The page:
Conservatives promise 147,000 new jobs if elected

Gabrielius Landsbergis
DELFI / Mindaugas Ažušilis

Lithuania‘s Conservatives claim that if their new economic program were to be implemented 147,000 new jobs would be created in Lithuania over the next five years, with a plan that they say mimics Ireland and Israel‘s success.

The party also claimed that under its plan if the party was in government the average monthly wage would reach €1,250 after taxes and that 80,000 Lithuanian expats would come back to Lithuania.

Conservative leader, MEP Gabrielius Landsbergis named Ireland and Israel as role models. “In the past these two countries confronted mass emigration, low salaries, high unemployment, particularly unstable geopolitical environment, today both countries are export giants creating high value-added goods and services,” said Landsbergis.

The Conservatives intend to achieve their goals through measures such as a new free economic zone, vocational training reformed according to the German model and a strategic investment fund. The promises are contained in its plan for resource mobilization and attracting investment for an economic breakthrough in 2016-2020.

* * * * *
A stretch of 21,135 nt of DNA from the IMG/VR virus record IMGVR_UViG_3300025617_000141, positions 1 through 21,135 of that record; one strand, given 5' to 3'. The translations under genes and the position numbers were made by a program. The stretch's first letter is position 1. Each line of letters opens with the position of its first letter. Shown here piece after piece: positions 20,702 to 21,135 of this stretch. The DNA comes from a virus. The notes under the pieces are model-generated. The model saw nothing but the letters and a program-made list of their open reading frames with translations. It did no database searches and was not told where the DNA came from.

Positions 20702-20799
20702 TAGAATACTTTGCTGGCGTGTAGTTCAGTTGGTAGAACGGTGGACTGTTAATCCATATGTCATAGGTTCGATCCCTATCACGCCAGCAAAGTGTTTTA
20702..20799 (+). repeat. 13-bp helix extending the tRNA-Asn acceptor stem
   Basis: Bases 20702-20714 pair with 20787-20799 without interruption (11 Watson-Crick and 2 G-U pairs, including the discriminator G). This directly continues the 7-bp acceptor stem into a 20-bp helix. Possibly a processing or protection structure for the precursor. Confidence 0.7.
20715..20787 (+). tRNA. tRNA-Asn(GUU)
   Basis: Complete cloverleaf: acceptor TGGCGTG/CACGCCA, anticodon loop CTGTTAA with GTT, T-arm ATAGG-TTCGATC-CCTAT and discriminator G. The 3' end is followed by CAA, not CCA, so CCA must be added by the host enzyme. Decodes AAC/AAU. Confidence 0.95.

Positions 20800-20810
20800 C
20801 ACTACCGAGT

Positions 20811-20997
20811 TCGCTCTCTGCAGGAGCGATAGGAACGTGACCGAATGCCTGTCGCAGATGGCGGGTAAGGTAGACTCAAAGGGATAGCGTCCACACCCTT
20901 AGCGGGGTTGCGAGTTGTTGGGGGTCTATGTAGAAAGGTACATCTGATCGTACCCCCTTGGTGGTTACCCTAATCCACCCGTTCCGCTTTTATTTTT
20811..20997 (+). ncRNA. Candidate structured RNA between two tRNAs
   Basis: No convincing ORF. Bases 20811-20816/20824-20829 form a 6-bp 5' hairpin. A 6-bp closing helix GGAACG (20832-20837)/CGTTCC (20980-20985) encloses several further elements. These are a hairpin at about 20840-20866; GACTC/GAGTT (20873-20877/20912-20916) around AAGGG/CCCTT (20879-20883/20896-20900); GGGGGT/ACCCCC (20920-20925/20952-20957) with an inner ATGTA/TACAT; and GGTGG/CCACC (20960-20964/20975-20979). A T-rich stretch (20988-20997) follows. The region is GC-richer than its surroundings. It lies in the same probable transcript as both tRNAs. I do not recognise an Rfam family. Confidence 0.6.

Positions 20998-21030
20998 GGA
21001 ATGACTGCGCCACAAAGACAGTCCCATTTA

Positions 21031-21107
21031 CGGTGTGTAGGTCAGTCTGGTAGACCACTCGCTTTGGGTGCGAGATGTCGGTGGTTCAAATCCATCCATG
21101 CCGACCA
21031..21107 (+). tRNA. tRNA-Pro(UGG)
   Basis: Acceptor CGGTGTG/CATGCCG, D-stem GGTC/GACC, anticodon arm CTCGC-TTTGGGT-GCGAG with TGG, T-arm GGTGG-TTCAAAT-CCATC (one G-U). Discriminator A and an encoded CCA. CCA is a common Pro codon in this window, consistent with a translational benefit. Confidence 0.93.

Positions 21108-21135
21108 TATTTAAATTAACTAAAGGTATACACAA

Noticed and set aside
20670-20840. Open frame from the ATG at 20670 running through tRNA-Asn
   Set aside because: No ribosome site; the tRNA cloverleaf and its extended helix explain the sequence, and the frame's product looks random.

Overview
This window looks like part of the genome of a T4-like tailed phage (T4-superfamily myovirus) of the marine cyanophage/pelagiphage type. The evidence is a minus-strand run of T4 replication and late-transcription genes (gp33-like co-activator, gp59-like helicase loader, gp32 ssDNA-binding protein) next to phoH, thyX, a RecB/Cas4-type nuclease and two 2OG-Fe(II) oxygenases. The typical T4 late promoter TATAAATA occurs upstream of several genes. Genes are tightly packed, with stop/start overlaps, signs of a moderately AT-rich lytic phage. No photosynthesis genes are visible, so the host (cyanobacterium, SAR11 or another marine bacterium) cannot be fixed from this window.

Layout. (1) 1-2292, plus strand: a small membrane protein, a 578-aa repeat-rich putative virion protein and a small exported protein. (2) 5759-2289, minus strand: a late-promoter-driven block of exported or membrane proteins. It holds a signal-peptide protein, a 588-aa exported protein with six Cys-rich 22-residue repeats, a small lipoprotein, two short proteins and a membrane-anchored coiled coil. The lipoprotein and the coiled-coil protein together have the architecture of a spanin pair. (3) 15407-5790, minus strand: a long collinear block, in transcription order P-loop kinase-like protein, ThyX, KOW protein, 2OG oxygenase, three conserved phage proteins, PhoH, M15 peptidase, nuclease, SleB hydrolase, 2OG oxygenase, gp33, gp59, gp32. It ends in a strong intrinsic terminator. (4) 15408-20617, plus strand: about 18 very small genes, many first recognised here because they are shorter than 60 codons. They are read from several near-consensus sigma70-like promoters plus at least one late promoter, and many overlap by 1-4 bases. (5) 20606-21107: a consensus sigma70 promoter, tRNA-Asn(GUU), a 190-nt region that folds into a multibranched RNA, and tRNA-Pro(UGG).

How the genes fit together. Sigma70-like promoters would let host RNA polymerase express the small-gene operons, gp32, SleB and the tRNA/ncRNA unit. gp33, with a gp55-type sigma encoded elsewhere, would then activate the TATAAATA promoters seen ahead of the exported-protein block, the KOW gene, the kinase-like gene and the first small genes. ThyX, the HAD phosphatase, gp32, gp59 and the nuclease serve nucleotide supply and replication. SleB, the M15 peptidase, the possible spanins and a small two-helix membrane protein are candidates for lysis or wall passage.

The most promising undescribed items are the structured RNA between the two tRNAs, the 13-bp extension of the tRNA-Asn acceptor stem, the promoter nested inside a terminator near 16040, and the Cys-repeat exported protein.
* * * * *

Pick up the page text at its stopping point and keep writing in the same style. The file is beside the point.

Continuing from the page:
However, analysts were skeptical of the plans: “I see a gap between what is offered and the reality. The idea is to only attract talent, but we should speak in general about attracting professionals. The program is written from a position of the state, rather than from a perspective of a human. Moreover, missing were specific measures and those identified are not sufficiently ambitious,” said Nerija Putinaitė, associate professor at Vilnius University Institute of International Relations and Political Science (TSPMI).

“The thing that surprised me – there is basically nothing on macroeconomic policy,” said VU TSPMI political scientist Dr. Vytautas Kuokštis. He noted that the Conservatives had made no mention of tax policy.

“You identified inequality as a problem, but failed to propose any measures to reduce it. Foreign investment attraction alone will not change the situation,” said Vytautas Kuokštis.

“I remember perfectly how in year 2000 or so Andrius Kubilius [former leader of the Conservatives] described what it is like to live in Ireland. However, this country’s history is an outstanding example, usually such bursts do not occur in other states, we have to work little by little,” said VU TSPMI political scientist prof. Ramūnas Vilpišauskas.


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